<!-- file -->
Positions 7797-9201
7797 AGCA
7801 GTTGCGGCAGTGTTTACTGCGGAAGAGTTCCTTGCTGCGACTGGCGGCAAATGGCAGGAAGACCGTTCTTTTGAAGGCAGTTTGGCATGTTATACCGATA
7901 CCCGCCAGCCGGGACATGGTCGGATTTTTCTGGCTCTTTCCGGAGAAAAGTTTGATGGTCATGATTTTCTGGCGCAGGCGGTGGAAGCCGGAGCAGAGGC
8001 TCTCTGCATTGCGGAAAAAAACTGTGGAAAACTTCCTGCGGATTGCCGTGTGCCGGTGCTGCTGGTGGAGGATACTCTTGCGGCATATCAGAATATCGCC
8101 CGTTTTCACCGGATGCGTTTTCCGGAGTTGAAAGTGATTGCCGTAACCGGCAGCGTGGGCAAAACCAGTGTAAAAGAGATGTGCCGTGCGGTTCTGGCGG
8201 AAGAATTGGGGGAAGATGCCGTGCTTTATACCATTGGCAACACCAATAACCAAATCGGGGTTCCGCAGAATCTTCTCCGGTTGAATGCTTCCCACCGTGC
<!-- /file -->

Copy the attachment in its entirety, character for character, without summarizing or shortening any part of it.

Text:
Positions 7797-9201
7797 AGCA
7801 GTTGCGGCAGTGTTTACTGCGGAAGAGTTCCTTGCTGCGACTGGCGGCAAATGGCAGGAAGACCGTTCTTTTGAAGGCAGTTTGGCATGTTATACCGATA
7901 CCCGCCAGCCGGGACATGGTCGGATTTTTCTGGCTCTTTCCGGAGAAAAGTTTGATGGTCATGATTTTCTGGCGCAGGCGGTGGAAGCCGGAGCAGAGGC
8001 TCTCTGCATTGCGGAAAAAAACTGTGGAAAACTTCCTGCGGATTGCCGTGTGCCGGTGCTGCTGGTGGAGGATACTCTTGCGGCATATCAGAATATCGCC
8101 CGTTTTCACCGGATGCGTTTTCCGGAGTTGAAAGTGATTGCCGTAACCGGCAGCGTGGGCAAAACCAGTGTAAAAGAGATGTGCCGTGCGGTTCTGGCGG
8201 AAGAATTGGGGGAAGATGCCGTGCTTTATACCATTGGCAACACCAATAACCAAATCGGGGTTCCGCAGAATCTTCTCCGGTTGAATGCTTCCCACCGTGC